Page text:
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Madison Hemings

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Madison Hemings listed with his mother and siblings on Jefferson's bread ration list, Feb. 1810 
Farm Book, page 134, Massachusetts Historical Society

 

Madison Hemings listed with his mother and siblings in Jefferson's Farm Book, Feb. 1810 
Massachusetts Historical Society

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Madison Hemings helped build the Emmitt House hotel, Waverly, OH

Madison Hemings helped build the Emmitt House hotel, Waverly, OH

Dates alive: 
1805–1877
Occupation: 
Carpenter

Madison Hemings learned the woodworking trade from his uncle John Hemmings.  He became free in 1827, according to the terms of Thomas Jefferson’s will. Hemings and his brother Eston left Monticello to live with their mother, Sally Hemings, in the town of Charlottesville.  Together they purchased a lot and built a two-story brick and wood house.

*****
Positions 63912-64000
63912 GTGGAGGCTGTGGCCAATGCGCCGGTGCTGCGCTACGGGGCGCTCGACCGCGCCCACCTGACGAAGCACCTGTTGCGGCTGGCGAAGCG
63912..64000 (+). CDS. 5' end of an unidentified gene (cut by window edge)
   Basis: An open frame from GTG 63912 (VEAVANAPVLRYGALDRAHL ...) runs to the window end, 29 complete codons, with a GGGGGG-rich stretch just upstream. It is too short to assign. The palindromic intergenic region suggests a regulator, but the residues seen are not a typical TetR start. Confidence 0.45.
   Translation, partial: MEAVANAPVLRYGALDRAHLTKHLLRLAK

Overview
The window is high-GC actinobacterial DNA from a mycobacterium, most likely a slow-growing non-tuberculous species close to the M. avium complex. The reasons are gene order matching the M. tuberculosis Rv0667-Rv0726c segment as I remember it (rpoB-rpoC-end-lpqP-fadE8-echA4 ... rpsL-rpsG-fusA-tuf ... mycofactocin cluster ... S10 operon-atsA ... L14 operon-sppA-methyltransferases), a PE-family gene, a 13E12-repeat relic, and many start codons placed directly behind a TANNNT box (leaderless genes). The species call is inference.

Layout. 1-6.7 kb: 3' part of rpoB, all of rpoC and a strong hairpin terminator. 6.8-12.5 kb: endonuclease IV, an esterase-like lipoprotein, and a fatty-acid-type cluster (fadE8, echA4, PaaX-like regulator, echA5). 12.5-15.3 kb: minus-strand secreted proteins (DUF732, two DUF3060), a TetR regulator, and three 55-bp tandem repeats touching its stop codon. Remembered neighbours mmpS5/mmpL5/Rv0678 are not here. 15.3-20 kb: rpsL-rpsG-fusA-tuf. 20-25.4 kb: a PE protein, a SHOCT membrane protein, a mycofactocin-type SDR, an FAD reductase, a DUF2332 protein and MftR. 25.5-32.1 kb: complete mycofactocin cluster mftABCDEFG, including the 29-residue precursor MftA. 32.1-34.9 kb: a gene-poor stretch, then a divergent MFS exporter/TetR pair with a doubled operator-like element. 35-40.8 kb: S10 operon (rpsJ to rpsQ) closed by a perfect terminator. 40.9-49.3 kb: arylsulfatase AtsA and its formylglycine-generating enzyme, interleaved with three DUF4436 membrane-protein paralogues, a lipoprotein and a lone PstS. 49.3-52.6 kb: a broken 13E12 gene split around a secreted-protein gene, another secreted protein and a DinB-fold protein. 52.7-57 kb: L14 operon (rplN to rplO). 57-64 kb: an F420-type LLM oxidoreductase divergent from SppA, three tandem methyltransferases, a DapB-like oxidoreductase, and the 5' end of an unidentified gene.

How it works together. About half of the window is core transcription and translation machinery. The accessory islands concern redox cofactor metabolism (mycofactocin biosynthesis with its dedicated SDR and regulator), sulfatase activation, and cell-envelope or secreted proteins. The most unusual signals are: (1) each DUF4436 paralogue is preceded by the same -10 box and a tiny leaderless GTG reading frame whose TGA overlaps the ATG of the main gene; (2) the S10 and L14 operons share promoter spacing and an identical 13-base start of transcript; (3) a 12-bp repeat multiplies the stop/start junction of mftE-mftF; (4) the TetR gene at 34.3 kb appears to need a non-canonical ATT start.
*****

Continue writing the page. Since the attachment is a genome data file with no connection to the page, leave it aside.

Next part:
In 1831, Madison Hemings married a free woman of color, Mary McCoy.  In the late 1830s the Hemingses left Virginia for a rural community in southern Ohio, where Mary Hemings’s family was already settled.  Madison Hemings helped build several structures in the notoriously anti-black town of Waverly.  He gradually accumulated property and, by 1865, he and his family were living on their sixty-six-acre farm in Ross County.  Madison and Mary Hemings raised nine children.  When his recollections were recorded in 1873, he gave his history in a matter-of-fact manner, referring to Jefferson as his father a number of times.  His reputation as a man of his word survived in the family of white neighbors to the present day.

 

Excerpts: 
Ancestry: 
Related People: 

Ambiguous Identities

Learn more about how the mixed-race Hemings family navigated the color line.

 

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